“Gosnell” film and Citizens’ Assembly feature prominently in speeches
Nearly 1,000 people packed out the Concert Hall in the RDS on Saturday for the Pro Life Campaign National Conference 2016. It was by far the largest attendance in the ten year history of the event and higher than what was anticipated on the day.
Film producer and keynote speaker, Ann McElhinney, gave a riveting talk and spoke about her soon to be released film “Gosnell”, about convicted abortionist Dr Kermit Gosnell who has been described by ABC News as America’s biggest serial killer.
Ann McElhinney addressing PLC National Conference on Saturday
McElhinney, who hails from Bundoran and lives in Los Angeles, told the crowd in the RDS “what you don’t know will hurt you. A lot of people in Ireland are debating this subject with very little information. People need to know about facts. I was very disinterested and neutral on the whole subject of abortion but the Gosnell case really opened my eyes. I’m a grown woman and I was profoundly shocked at what I learned about the methods abortionists use.”
In order for the jury to understand the Gosnell case, she said they had to get doctors who performed legal abortions to give evidence at the trial. According to Mc Elhinney their testimony was among the most shocking heard and she said “it’s very difficult to distinguish between what Gosnell did illegally outside the womb and what is allowed to take place legally within the womb.
“People need to know what ‘pro-choice’ means. What does it mean? There should be no talk of ‘restrictive abortion.’ If it’s okay, then it should be okay up to nine months.”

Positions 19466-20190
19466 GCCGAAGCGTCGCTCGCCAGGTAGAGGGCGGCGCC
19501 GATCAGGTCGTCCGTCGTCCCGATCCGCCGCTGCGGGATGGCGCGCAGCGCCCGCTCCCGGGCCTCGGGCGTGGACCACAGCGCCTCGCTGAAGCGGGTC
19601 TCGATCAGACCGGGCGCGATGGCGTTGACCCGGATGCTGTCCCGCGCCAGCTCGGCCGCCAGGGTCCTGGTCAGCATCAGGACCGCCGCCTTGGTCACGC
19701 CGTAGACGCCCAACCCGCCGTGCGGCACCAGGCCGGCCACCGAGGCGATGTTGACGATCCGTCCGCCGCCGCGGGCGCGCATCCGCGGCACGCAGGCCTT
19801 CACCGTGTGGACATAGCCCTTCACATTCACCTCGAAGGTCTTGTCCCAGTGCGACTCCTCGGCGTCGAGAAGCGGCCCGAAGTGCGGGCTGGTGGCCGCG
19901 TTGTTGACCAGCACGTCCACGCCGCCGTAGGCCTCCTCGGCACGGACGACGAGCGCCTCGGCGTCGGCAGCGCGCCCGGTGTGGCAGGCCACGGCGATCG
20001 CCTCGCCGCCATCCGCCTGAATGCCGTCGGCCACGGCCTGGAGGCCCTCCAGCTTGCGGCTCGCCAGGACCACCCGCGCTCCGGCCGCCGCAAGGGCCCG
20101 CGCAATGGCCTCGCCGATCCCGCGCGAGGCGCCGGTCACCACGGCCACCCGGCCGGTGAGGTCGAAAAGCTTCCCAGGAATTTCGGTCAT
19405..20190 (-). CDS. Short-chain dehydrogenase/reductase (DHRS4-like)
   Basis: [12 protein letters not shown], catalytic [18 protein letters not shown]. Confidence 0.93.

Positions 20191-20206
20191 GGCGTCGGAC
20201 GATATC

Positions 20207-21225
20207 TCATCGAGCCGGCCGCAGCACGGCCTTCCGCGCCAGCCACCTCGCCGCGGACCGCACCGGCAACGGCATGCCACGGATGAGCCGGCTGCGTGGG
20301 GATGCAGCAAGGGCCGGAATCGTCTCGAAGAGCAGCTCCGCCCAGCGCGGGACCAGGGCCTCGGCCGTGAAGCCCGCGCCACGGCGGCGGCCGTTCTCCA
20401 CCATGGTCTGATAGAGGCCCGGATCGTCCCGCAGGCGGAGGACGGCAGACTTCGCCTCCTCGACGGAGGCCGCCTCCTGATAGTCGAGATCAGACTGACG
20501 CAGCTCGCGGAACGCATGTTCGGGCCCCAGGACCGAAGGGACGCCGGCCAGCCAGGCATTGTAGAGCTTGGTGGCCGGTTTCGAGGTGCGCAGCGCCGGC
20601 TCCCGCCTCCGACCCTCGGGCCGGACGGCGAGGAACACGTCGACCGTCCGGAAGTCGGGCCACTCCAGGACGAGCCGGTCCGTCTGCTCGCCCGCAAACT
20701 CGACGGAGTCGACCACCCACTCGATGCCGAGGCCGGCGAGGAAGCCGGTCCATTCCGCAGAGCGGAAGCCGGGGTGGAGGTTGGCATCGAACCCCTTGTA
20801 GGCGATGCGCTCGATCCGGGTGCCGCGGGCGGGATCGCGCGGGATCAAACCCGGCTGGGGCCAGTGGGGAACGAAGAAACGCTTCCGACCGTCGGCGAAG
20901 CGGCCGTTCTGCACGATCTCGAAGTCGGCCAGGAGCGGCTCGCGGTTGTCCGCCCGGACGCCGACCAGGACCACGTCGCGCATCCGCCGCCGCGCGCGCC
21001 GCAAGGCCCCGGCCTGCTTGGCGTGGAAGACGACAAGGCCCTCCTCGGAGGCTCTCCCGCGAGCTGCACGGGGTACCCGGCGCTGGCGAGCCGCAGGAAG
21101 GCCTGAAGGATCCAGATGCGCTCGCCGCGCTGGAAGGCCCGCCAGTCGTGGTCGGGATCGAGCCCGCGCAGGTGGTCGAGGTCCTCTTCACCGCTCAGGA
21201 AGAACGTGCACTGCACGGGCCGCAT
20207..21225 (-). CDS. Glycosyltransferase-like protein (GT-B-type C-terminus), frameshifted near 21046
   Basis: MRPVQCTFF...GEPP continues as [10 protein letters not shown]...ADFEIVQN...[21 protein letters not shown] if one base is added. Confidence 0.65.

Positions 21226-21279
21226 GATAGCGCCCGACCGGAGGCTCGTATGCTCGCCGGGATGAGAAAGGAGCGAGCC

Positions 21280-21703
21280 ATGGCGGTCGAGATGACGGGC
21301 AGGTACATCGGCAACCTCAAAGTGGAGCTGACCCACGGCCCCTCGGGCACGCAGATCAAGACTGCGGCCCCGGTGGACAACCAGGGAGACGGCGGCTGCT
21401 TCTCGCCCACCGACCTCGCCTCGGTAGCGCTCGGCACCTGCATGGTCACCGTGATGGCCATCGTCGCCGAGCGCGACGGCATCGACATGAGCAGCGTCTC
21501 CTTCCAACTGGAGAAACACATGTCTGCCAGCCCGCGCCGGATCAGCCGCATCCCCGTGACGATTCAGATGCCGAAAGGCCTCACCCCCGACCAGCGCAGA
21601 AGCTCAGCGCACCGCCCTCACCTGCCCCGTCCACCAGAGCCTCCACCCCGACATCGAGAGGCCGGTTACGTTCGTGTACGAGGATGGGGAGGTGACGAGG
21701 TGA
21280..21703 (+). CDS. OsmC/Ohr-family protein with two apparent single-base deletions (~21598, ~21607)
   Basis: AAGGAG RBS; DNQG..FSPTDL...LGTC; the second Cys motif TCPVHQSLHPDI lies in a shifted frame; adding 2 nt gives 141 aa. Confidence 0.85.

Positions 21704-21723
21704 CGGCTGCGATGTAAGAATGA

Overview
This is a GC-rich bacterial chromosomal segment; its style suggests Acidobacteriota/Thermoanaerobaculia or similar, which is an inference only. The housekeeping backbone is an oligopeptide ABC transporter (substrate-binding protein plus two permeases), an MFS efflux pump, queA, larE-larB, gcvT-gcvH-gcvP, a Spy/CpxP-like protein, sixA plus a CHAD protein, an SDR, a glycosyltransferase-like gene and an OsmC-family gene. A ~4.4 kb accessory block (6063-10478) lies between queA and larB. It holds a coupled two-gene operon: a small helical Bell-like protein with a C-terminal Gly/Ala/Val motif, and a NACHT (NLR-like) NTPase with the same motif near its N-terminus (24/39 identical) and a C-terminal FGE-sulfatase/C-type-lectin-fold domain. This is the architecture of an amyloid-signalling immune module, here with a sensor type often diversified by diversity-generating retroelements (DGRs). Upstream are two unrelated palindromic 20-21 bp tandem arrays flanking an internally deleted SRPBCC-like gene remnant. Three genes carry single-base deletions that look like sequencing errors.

Addressing the crowd, Pro Life Campaign spokesperson, Cora Sherlock said the conference was “taking place at a very important moment for the pro-life movement in Ireland with the upcoming Citizens’ Assembly on abortion due to start next weekend.”
She said: “It is a real tragedy that the business of next Saturday’s assembly is not about expanding human rights but about taking them away from the most vulnerable and defenceless members of our society. The numbers here today however are extremely heartening and if we work together we will the campaign and preserve the 8th Amendment. I am very confident this can be achieved.”
Referring to the abortion debate in Ireland at present, she said “we seem to talk about everything except what actually happens during the abortion. We need to be honest about why this is so. I am not advocating the use of very graphic language or images to illustrate what goes on but likewise it is wrong when a spiral of silence exists around the true horror of what abortion involves.”
She said the Kermit Gosnell trial “showed that when ordinary people were confronted with the truth of what happens in perfectly legal abortions, they were horrified at what is permitted in the name of ‘choice’”.
Sherlock continued: “The reality is that if the right to life was taken away from, say, a terminally ill unborn child, it would only be a matter of time before the grounds for abortion would be expanded. It is a nonsense to talk of ‘restrictive abortion.’ There is no such thing.”
The title of this year’s conference was From Heartbreak to Hope. Some speakers courageously told their personal stories related to unexpected pregnancy and abortion, including Mary Kenny from Limerick. The Pro Life Campaign also launched a new video at the conference about an Irish medical student who decided not to go down the road of abortion and now has a beautiful son. Other speakers included Caroline Simons of the Pro Life Campaign, Carolyn O Meara of Gianna Care and Pablo Siegrist, Director of the Jérôme Lejeune Foundation, Madrid.
Carolyn O Meara of Gianna Care
Professor William Binchy
Ann McElhinney with PLC Volunteers
Miriam Beattie receiving PLC Person of the Year Award 2016